Cooler and cheaper than Rittenhouse, G-Ho’s the new go-to for youngish buyers planting roots in Philly.
Median home price: $285,500
Increase in number of properties sold (2011 to 2012): 23 percent
Increase in residents with a B.A. or higher (2000 to 2010): 98.4 percent
“If you want to live in a city in the first place,” says real estate agent Amanda Saunders, “it’s about walkability and proximity to the city’s attractions.” Therein lies much of the appeal of G-Ho, which in recent years has exploded into one of the city’s most popular neighborhoods. With Rittenhouse and Center City real estate both scarce and expensive going into the mid-2000s, it was only natural for the increasing numbers of city-dwellers to turn to the nearest streets to try and capture what perks they could. This created a self-sustaining momentum: The more people moved there, the more people moved there.
At 8.9 incidents per 1,000 residents, G-Ho is significantly safer than the average Philadelphia neighborhood. According to the Greater Philadelphia Tourism Marketing Corporation, G-Ho also is home to more artists than the average Philly ’hood. The result of it all? Property values increased last year at a rate sure to continue to attract investors, but not so much that the neighborhood is inaccessible to first-time homebuyers. The popularity of G-Ho is also fomenting development in nearby Point Breeze, where the living still qualifies as urban pioneering—but new residents are trickling in.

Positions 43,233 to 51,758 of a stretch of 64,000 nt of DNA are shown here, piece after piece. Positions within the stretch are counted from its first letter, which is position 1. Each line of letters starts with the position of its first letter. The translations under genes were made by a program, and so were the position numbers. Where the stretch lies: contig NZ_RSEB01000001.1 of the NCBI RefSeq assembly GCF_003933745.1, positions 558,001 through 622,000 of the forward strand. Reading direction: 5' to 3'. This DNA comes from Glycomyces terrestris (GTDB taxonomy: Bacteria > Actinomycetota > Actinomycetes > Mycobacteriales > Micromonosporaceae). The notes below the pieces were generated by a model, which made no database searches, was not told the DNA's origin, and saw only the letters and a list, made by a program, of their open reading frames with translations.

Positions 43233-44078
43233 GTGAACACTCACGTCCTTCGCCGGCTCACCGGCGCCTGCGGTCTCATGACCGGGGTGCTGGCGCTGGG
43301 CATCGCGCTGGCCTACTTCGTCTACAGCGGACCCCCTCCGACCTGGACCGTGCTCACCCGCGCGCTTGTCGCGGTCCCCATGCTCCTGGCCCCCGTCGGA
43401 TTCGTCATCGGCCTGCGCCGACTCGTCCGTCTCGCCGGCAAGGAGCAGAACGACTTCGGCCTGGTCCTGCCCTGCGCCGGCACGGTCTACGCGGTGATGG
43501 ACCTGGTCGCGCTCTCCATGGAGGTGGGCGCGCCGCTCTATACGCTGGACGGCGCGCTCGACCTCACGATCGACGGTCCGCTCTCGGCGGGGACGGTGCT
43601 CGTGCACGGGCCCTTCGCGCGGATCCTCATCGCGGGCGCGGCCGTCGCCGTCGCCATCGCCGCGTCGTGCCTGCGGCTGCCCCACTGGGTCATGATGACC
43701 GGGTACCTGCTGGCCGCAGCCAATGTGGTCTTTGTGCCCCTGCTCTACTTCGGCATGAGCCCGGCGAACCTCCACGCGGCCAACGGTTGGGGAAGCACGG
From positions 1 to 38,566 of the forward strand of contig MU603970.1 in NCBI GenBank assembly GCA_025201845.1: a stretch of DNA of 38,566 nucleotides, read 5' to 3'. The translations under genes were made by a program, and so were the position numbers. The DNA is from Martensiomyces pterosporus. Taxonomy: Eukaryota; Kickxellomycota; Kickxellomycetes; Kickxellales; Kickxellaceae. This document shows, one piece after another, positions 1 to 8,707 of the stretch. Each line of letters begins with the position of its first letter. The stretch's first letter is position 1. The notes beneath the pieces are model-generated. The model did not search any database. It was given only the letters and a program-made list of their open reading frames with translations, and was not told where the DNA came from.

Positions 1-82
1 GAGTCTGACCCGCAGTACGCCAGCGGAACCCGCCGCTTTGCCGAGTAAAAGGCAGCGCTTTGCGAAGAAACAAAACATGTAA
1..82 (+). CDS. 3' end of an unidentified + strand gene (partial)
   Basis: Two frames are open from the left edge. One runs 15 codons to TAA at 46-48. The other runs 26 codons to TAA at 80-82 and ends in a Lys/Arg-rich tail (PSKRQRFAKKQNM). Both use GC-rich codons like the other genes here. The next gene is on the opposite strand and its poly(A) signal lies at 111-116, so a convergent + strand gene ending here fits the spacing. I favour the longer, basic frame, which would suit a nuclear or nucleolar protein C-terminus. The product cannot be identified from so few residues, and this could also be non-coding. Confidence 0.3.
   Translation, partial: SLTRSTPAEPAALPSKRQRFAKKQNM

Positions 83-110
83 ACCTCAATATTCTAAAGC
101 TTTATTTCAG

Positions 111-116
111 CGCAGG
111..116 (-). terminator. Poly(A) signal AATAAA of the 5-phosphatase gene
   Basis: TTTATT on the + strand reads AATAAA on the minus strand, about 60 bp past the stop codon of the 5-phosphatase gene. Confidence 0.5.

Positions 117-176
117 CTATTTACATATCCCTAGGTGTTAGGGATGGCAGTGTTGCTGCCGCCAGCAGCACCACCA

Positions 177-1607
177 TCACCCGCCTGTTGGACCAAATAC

Single professionals, young marrieds, new parents, and oldsters who knew the neighborhood when the pickings weren’t so lush are all on board, forging the area into a close-knit community. “It’s very special here,” says Andrew Dalzell, programs coordinator of the South of South Neighborhood Association. “I mean, there are the reasons people move here, and then the reason people stay.”
Graduate Hospital: It’s All About the Schools
The big news these days—aside from occasional restaurant openings (hoorah for Honey’s Sit ‘N Eat on South!)—revolves around schools. Three sit within a five-block radius, acting as exhibits A, B and C in the continuing evolution of G-Ho. Edwin Stanton Elementary and Chester A. Arthur, two public schools with not-great Great Schools rankings, have essentially been adopted by the neighborhood’s residents, who have worked and fund-raised to initiate renovations of Stanton’s playground and a $2 million master plan for broad improvements at Chester A. Arthur. The Philadelphia Free School, with tuition assistance available on a sliding scale, signals the neighborhood’s paradigm-busting ambition: Started by former G-Ho residents, the place empowers kids to make up their own curricula and vote on punishments.
Data derived from HomExpert Market Report, a product of Prudential Fox & Roach, Realtors, Research Division.